The Remarkable Inside Story Of Wham's Last Christmas

It's two years since George Michael sadly passed away, but one his most complex creations is never far away at his time of year.

Last Christmas was released in 1984 - just as Wham was coming to an end and Michael was starting to think about his own solo career.

Professionally and personally, the singer was at a crossroads. His homosexuality was not public knowledge, forcing Michael to live a double life - a theme of Last Christmas.

He didn't come out as gay for another 14 years.

Remarkably, the 21-year-old Michael wrote and recorded Last Christmas almost single-handedly - and even insisted on playing every instrument, despite not being overly proficient on any.

Hear those sleigh bells? That's him too.

George Michael Still Donating To Charity Two Years After His Death. Credit: PA
George Michael Still Donating To Charity Two Years After His Death. Credit: PA

Michael's sound engineer, Chris Porter was one of only a handful of people allowed into the studio to record the track. He told The Guardian in 2017 that the process too longer than usual because the singer was barely literate on a keyboard, but insisted on steering every element of the track.

"George wasn't a musician," he said. "He had no training on instruments at all. It was a laborious process, because he was literally playing the keyboards with two or three fingers."

It was written by Michael in his childhood bedroom while Wham bandmate Andrew Ridgeley sat downstairs watching TV.

The tun behind Michael's voice deliberately fades into the background, according to Porter. "One of the really clever things about George was that he realised that he wanted the focus of the listener to be his voice and not musicianship," he said. "On Last Christmas, there is a very simple foundation for the vocal and the melody to sit on."

Since its release it's gone on to sell almost 2 million copies and has been covered numerous times. Last Christmas was the third most-played Christmas song on UK radio between 2012 and 2016. It has been in the top three for each of the last three years.

The song itself continues to run up sizable royalties - around £470,000 per year.

According to, which calculates band royalties in real time, the song has already made £399,000 in 2018.

Michael was also taken to court over Last Christmas, by Barry Manilow, who thought it was just too similar to Can't Smile Without You, released in 1978. The case was thrown out when the chord sequence and melody was found to be almost omnipresent in the pop world.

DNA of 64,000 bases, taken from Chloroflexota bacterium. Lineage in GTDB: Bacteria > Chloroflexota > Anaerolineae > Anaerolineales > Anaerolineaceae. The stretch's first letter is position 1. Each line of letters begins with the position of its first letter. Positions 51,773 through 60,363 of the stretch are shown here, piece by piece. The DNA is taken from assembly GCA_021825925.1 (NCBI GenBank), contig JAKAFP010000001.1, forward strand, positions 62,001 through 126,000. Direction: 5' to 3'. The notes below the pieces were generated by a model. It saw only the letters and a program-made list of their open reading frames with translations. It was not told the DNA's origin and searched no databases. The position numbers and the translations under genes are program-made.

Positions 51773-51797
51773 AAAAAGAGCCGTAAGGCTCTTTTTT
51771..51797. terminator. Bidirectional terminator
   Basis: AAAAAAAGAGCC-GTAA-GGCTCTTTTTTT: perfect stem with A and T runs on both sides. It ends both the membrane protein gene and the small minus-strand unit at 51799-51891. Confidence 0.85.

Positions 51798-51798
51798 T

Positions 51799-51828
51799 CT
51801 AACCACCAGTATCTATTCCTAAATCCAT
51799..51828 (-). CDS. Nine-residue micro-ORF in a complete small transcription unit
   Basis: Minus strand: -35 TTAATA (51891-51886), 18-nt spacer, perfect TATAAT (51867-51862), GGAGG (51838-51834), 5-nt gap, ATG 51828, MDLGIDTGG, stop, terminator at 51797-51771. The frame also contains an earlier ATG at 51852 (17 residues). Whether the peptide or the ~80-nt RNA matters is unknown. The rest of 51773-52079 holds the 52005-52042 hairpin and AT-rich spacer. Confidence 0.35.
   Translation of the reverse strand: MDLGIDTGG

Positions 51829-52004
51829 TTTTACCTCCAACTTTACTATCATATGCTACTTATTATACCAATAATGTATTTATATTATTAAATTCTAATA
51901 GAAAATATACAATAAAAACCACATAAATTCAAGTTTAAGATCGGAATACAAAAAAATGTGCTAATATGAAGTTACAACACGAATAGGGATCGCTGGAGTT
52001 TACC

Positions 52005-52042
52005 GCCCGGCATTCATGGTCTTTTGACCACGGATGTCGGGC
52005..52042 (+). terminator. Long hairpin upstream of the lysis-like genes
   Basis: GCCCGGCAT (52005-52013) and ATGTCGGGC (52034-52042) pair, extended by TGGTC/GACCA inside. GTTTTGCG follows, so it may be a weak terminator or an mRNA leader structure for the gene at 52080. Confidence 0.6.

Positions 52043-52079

Hence its popularity - but it never made number one, and it remains the biggest selling song never to get to the top of the charts. Thanks in part to Michael, in 1984 at least.

After he'd nailed the festive track, one of Michael's next stops was Sarm West Studios in London - where he recorded Do They Know It's Christmas as part of Band Aid with Bono, Sting et al.

It was released on December 3, and kept Wham in the number two spot for Christmas Day.

Wham! sold more than two million copies of 'Last Christmas'. Credit: PA
Wham! sold more than two million copies of 'Last Christmas'. Credit: PA

Bandmate Ridgeley campaigned to get the song to number one...last christmas - but it was pipped by...Ed Sheeran, obviously, who treated the charts like his own personal musical filing cabinet for most of 2017.

Ridgeley tells the story of how Michael first revealed Last Christmas to him, bounding down the stairs of his parents' house.

"Such was his excitement, it was as if he had discovered gold which, in a sense, he had," he said. "He played me the introduction and the beguiling, wistful chorus melody to Last Christmas. It was a moment of wonder."

Two years after his untimely death, George Michael is still making a difference and affecting positive change - still donating to charities - but his songs, and Last Christmas in particular, will always form part of a remarkable legacy.

Featured Image Credit: PA

Simon Binns

Social editorial lead at LADBible. Former CityLife editor at the Manchester Evening News and journalist for the BBC, The Guardian and loads of places you've never heard of.

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